Written By: Chris Dolan and Jeremy Jessup
This week’s question comes from Jaxson from San Mateo, CA, who asks: I recently heard that changing lanes causes 70% of all motor vehicle collisions. Some of that is related to vehicles traveling slowly in the fast lane. That number seems high, and I do not see how a vehicle traveling at or below the speed limit can cause so many collisions. It is frustrating to come upon slow-moving vehicles, but are they really that dangerous?
You are correct that the need to change lanes is a significant portion of traffic collisions, approximately 33%. Slow-moving vehicles occupying the number one lane (express lane, fast lane, or carpool lane) are a significant contributing factor. However, additional concerns exist with drivers “camping” in the fast lane.
Most freeway accidents occur in the fast lane, likely because motorists in this lane don’t consistently travel at the same speed. Research has shown that camping in the left lane creates artificial, unexpected speed differentials, which cause just as many accidents. Despite its intended use as a passing lane, it is not uncommon for a driver going 75 mph to suddenly brake for someone cutting into the lane at a speed 20 mph slower. The number of accidents increases with the frequency of lane changes, a factor that amplifies when a slower driver cruises in the left lane.
California Highway Patrol officials have asserted that most traffic accidents occur during lane changes and that aggressive, erratic behavior heightens the risk of causing an accident.
Another factor is the limited escape routes to avoid accidents. While the middle lane offers a lane on either side, and the right lane provides the middle lane and the shoulder, the fast lane leaves the option of moving into the middle lane or hitting a median. In rush hour traffic, the absence of a middle lane may lead many drivers to accidents. While many drivers in the fast lane travel 10 to 15 mph faster, some barely reach the speed limit.
Another significant issue associated with camping in the fast lane is the prevalence of aggressive driving caused by cars traveling slowly in the left lane. A driver attempting to pass a vehicle using the left lane may engage in erratic, zig-zagging driving patterns when encountering a slower-moving driver in the left lane, increasing the chances of causing an accident. This aggressive driving can lead to cutting off other motorists, potentially resulting in road rage and more collisions.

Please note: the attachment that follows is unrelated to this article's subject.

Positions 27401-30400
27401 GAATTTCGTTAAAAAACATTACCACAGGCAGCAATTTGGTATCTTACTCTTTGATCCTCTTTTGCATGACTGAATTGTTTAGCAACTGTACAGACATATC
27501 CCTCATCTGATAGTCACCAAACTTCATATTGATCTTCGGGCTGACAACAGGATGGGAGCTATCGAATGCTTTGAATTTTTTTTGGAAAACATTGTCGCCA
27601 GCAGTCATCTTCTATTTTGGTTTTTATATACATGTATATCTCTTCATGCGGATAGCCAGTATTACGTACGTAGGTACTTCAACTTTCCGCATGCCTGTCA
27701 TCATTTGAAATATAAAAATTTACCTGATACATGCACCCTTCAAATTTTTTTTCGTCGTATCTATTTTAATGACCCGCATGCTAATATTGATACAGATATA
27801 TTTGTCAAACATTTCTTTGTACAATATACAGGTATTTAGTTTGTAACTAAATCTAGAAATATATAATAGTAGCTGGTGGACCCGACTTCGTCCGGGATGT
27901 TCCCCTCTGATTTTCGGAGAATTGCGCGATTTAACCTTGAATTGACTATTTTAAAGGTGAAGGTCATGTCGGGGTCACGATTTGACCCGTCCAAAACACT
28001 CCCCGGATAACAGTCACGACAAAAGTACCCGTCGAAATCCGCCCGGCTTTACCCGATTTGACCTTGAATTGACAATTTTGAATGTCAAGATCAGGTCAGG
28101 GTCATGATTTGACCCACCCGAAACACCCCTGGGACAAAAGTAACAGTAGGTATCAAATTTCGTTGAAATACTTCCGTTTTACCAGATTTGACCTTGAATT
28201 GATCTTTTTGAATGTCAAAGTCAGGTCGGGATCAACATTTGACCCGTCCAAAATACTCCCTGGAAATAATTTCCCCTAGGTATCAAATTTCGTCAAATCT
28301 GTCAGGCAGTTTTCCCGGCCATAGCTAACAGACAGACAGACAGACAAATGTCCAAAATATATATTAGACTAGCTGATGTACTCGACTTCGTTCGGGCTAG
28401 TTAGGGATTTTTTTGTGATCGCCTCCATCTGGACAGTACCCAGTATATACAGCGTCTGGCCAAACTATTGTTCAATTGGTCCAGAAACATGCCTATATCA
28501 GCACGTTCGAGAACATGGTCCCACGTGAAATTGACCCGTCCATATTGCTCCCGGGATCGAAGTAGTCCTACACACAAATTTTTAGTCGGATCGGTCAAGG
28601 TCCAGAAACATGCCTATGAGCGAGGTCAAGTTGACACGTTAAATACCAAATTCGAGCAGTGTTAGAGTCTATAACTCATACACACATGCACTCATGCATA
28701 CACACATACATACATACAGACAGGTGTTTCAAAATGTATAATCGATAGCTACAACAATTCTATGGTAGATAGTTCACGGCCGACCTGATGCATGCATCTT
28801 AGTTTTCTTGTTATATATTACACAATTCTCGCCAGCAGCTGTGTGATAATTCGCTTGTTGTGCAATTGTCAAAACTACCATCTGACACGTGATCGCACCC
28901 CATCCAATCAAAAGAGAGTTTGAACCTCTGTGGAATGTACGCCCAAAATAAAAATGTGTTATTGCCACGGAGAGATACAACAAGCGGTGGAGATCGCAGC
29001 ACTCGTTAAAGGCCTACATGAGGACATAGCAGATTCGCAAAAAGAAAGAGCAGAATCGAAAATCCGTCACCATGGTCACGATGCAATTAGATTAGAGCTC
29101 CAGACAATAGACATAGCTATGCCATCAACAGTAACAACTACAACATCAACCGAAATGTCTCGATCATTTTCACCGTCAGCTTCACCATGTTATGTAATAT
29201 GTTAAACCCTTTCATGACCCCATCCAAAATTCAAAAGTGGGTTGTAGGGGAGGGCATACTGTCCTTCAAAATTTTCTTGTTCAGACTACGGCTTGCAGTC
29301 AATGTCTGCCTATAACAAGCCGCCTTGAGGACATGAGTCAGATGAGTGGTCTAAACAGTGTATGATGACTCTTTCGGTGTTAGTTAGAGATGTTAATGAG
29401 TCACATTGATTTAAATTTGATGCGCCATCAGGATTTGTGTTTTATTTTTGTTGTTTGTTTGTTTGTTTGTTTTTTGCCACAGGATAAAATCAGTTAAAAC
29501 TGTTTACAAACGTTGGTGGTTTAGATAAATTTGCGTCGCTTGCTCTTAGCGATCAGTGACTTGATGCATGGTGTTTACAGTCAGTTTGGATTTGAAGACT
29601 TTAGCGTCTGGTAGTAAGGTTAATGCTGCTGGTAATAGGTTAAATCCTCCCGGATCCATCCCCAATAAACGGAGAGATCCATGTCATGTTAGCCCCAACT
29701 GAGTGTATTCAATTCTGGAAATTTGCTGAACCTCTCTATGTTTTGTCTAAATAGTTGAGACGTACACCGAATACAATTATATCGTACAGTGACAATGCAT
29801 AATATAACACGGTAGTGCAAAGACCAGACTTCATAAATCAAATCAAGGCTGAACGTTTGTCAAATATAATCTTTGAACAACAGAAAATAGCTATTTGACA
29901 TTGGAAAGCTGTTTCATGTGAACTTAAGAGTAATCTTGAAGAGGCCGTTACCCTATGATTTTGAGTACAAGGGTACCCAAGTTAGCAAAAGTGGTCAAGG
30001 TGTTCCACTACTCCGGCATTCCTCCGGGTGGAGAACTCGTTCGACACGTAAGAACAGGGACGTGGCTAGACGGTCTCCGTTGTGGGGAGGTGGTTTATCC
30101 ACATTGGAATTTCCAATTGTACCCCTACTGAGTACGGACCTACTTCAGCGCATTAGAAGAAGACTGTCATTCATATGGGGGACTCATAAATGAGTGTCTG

Camping in the fast lane increases the chance of a collision occurring and leads to traffic congestion. A study conducted at Temple University, focusing on left-lane travel and traffic jams, determined that driving below the speed limit in the far-left lane on highways impedes traffic flow. The far-left lane serves as the passing lane for fast drivers maneuvering around slower ones. Failure to use the far-left lane as a passing lane results in traffic backups and further escalates the risk of accidents due to a larger volume of vehicles behind the slow-moving one.
Driving too slowly in the left lane is dangerous and illegal in California. While the maximum speed limit on most highways is 65 miles per hour, moving slower than other traffic and causing a traffic backup can result in a ticket for “impeding the flow of traffic.” According to California Vehicle Code Section 21654,
“If a vehicle is being driven at a speed less than the normal speed of traffic moving in the same direction and is not being driven in the right-hand lane for traffic, it shall constitute prima facie evidence that the driver is operating the vehicle in violation.”
The fast lanes are different from people movers at the airports that move vehicles faster; the driver has the responsibility of a leader to ensure they’re traveling faster than those on the right. Once that ceases to be the case, one must stop camping and move over.
Disclaimer: Each situation is different, and this column does not constitute legal advice. We recommend consulting with an experienced trial attorney to understand your rights fully.